Sunday, April 13, 2014
Scottish (and/or British) Words I Hope I'll Always Keep Using
- petrol (gasoline)
- nappies (diapers)
- trolley (shopping cart)
- queue (line up)
- pram (baby buggy)
- chips (fries)
- crisps (chips)
- mobile (cell phone)
- cinema (movies)
- biscuit (cookie, cracker)
- bin (trash can)
- boot (trunk)
- hoover (vacuum)
- creche (nursery)
[Edited to add:] - pants (underwear) and trousers (pants). I just can't call trousers "pants" anymore without giggling like a school girl!
And I still insist my kids call me "mummy" instead of "mom" or "mommy".
There are also those incomparable uniquely Scottish words that I hope we never lose.
I'm sure there are others. There are some phrases I still like to use too and want to keep.
- At the end of the day (like saying, "when it's all said and done")
- It's all six and one half. (Six and half a dozen = It's all the same, one way or the other)
- It would be rude not to!
- As you do (Example: "I was walking down the street, as you do..." but more often used ironically, when it's not something you typically do. "So I was trying to trap this fox... as you do..."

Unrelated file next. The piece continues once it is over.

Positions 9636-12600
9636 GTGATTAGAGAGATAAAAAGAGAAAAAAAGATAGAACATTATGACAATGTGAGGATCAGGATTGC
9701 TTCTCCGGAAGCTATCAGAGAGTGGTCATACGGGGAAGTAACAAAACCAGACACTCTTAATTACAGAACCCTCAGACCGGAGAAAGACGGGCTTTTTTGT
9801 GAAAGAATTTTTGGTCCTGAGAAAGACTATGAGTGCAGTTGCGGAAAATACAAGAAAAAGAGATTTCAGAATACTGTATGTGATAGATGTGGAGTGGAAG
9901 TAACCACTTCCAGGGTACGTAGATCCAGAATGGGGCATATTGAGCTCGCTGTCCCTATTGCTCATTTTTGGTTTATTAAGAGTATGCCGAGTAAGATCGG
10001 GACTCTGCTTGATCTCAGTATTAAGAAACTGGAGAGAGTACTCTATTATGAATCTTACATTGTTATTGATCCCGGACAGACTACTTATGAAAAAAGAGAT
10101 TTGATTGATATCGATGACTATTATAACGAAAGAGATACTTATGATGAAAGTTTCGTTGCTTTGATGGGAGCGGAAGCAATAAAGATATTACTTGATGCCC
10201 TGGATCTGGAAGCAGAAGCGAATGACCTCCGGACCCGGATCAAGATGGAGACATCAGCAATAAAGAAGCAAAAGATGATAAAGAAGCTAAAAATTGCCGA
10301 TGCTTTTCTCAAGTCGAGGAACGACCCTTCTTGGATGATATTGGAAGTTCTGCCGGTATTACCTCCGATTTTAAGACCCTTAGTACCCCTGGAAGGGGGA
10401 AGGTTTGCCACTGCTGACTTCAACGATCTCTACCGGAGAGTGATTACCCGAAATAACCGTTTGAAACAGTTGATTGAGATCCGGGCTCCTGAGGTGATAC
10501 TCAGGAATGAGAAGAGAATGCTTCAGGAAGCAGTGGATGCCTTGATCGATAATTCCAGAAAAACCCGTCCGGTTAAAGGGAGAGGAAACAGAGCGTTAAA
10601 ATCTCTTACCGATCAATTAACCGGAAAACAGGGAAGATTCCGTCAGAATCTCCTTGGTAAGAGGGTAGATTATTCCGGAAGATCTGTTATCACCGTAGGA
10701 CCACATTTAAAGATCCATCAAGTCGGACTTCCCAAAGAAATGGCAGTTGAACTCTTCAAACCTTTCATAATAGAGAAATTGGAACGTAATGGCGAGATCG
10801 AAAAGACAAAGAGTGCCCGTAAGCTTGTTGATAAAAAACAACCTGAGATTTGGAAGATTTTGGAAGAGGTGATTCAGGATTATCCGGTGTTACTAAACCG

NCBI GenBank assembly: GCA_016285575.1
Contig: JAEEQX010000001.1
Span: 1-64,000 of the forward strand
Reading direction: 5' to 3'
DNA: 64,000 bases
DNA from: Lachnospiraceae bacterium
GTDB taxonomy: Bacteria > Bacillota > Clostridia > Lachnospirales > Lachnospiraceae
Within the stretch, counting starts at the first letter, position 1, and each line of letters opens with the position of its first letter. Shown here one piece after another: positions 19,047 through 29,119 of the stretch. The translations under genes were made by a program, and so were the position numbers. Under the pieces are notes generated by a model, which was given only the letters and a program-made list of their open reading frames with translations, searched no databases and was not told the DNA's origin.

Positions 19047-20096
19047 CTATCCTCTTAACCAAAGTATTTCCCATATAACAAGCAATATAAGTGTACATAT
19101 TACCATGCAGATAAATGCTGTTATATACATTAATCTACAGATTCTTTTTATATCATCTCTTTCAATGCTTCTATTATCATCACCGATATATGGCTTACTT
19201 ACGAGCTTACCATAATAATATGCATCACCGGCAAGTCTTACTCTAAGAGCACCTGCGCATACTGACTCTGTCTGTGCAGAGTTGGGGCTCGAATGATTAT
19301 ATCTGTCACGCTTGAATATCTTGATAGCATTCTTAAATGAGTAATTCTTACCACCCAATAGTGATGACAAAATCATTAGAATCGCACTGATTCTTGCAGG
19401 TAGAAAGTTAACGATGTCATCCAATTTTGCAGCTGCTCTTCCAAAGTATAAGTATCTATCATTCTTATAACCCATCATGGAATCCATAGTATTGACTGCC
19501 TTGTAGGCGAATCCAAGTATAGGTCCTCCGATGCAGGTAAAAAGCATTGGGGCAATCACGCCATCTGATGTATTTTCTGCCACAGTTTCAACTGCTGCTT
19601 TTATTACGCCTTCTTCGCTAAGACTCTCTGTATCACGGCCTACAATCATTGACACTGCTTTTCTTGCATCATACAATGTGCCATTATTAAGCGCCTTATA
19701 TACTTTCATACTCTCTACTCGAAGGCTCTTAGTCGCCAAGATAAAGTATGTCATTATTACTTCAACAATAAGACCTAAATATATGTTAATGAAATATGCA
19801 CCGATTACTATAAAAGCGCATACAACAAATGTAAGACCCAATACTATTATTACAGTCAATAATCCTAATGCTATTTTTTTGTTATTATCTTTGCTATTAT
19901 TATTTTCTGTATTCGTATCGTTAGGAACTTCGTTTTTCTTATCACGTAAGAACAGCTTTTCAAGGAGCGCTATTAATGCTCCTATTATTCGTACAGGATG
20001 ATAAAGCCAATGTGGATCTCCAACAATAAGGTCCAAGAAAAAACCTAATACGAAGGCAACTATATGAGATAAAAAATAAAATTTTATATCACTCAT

- bits and bobs
And there's a few Gaelic phrases we still use. Fifi still likes to say her Gaelic grace before meals, and we still like to say:
- Mar sin leibh
- Tha gaol agam ort
- Madainn mhath
Fifinally, I still like our little Cockney rhyming slangs. I caught myself saying yesterday at soccer "I haven't had that in donkeys!" Makes total sense to me.
- donkey's (donkey's ears = years)
- [Haven't got a] Scooby (Scooby Doo = clue)
- [A cuppa] Rosie (Rosie Lee = tea. More of a father-in-law thing to say, but I use it from time to time.)
- On your Todd (Todd Sloan = alone)
- [Telling a] porky (porky pie = lie)
Scott says he's already finding himself switching over to American words, probably much the same way I switched over to British words quickly so as not to stand out like a sore thumb. (He still uses them around the house a lot, though, and he definitely gets more Scottish again when he's angry or agitated!) I, on the other hand, love the words I picked up in Scotland and don't want to lose them now. It's a decade of my life that I don't want to lose all traces of. I also like the idea of my kids growing up with their Scottish daddy (and non-Scottish mummy) using these phrases.
What are your favo(u)rite Scottishisms (or Britishisms)?